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Community Discussion: Blog by snoogans775 | Audio in Games - Brutal LegendDestructoid
Audio in Games - Brutal Legend - Destructoid

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I'm a musician and a gamer. I also make music for games.

My favorite RPG ever is Earthbound, and my favorite song in that game is the final battle theme.
My favorite musicians are Mr. Bungle. Then Radiohead. Then Tom Waits. Jamiroquai.
I love tapioca and I hate creamed corn.
I like Taoism.
You can find my music if you google "Melodious Punk" because that's what I call myself when I'm making music.

You can catch me on PSN as snoogans775, I play Street Fighter III: Third Strike.
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Can music be more persuasive to a player than gameplay? Hell yes it can.

It took me a couple months after getting my PS3 to grab Brutal Legend, but before I had the ability to play the game, it was the game for me, and I had to have it. And it's not because I love Jack Black, and Tim Shafer's involvement only assured me that this game was going to get released no matter what. The reason I wanted to play Brutal Legend is because it was the first time I saw a video game that was openly stating that the music would be the central theme of the game design. This promo made me come:



Now, plenty and plenty of games have an extreme focus on sound and music to guide and reinforce gameplay, but only two or three come to my mind that used music as the central component of the game, and Vib Ribbon is just too crazy to compare with anything. So that leaves Brutal Legend in a subtly amazing position, and its effect is seen on thousands of youtube comments like this:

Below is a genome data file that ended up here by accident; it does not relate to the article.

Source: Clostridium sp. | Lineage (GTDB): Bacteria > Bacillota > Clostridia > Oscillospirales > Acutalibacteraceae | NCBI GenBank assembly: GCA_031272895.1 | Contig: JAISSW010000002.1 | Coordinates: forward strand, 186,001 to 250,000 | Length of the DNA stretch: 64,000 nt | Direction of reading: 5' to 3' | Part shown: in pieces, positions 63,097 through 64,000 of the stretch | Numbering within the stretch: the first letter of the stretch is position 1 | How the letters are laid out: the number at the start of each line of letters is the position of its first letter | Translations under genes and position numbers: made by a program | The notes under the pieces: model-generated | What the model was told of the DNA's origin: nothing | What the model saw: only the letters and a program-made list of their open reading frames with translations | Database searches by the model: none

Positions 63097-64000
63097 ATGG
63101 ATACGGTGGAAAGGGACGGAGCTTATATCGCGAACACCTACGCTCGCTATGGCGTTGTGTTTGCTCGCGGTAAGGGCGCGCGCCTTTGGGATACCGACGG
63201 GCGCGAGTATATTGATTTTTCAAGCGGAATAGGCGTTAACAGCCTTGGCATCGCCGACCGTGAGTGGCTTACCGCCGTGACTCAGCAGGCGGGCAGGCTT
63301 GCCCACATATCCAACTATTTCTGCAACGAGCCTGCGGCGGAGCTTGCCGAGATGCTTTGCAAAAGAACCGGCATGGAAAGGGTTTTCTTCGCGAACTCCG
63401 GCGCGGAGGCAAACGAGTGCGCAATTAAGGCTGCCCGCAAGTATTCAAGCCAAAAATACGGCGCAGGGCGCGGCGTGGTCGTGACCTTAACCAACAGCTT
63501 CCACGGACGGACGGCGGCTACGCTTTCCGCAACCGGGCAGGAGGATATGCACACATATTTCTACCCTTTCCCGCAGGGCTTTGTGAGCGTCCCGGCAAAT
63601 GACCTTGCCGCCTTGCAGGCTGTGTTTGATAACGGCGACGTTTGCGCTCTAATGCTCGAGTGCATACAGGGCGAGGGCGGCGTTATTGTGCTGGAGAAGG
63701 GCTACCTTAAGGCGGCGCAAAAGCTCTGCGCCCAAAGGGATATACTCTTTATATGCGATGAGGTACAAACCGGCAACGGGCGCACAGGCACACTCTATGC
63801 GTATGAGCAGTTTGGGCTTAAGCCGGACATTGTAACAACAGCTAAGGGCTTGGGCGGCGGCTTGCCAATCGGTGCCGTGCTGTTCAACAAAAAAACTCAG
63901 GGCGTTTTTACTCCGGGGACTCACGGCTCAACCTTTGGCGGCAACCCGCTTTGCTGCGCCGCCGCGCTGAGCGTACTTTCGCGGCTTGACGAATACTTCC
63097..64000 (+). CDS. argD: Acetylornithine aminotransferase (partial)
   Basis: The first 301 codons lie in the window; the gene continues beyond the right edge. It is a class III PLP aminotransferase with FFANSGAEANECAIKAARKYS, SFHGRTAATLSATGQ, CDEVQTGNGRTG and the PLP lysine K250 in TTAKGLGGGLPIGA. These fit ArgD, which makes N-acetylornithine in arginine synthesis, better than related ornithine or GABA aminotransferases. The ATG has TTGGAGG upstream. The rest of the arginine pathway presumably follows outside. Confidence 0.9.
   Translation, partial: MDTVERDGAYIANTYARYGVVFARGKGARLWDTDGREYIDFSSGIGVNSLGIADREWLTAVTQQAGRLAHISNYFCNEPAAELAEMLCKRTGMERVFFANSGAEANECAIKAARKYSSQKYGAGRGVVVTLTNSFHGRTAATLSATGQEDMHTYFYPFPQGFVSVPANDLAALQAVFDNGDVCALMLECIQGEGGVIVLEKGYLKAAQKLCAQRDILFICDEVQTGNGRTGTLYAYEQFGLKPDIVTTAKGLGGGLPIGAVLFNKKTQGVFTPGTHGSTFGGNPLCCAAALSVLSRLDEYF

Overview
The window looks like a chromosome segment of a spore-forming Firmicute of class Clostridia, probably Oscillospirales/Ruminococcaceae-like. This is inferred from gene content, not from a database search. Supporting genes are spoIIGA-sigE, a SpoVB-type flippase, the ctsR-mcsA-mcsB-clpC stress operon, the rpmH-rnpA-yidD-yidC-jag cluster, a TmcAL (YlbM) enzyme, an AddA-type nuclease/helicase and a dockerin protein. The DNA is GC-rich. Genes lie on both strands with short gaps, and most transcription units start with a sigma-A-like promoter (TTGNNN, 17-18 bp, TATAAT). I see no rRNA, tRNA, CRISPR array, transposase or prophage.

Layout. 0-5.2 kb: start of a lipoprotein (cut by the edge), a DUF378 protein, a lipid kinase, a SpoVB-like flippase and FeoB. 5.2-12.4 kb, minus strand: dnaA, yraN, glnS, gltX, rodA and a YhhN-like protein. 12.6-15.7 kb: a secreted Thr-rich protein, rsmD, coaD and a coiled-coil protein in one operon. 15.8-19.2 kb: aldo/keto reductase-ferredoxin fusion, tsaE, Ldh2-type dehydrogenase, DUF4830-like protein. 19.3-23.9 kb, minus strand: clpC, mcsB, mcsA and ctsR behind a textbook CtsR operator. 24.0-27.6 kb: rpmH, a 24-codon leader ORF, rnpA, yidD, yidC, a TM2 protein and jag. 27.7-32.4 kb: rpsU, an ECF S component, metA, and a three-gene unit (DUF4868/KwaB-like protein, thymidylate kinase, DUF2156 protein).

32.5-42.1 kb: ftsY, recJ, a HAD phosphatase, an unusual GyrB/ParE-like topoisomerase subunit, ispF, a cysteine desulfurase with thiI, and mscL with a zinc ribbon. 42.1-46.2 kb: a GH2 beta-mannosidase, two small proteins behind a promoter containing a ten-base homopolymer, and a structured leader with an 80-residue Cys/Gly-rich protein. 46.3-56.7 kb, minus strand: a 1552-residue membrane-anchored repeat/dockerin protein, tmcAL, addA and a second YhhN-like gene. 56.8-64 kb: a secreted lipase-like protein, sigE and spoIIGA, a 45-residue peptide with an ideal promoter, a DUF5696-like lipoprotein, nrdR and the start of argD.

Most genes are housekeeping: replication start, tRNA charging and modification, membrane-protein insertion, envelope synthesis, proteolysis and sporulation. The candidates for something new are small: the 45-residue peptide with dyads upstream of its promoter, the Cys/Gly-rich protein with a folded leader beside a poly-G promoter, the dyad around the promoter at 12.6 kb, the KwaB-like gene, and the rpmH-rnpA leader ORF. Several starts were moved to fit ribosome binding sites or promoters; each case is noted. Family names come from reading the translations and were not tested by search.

I'm a huge fan of many different varieties of metal, and Brutal Legend exposed me to at least three new bands whom I am now obsessed with, including one which I had previously dismissed. By selecting such a huge compendium of Metal masterpieces, Brutal Legend has become the most ass-kicking metal anthology of all time, and it will live on forever as a Rosetta Stone of how all the different bands represented on its soundtrack all connect to a cohesive lore and artistry that is Metal.

Even GTA: Vice City or San Andreas don't achieve this level of musical glory, since the games' music was more of an ambient recreation of the eras, while every single frame of Brutal Legend feels perfectly married to the music, and even the most trudgingly awful moments of tedious strategy gameplay are redeemed by the continuous symphony of Metal imagery and music. For that reason, I'm going to hold on to Brutal Legend forever, to ensure that when my children are born, I can put the controller from my decrepit old PS3 in their hands, and show them how important music can be to the world.
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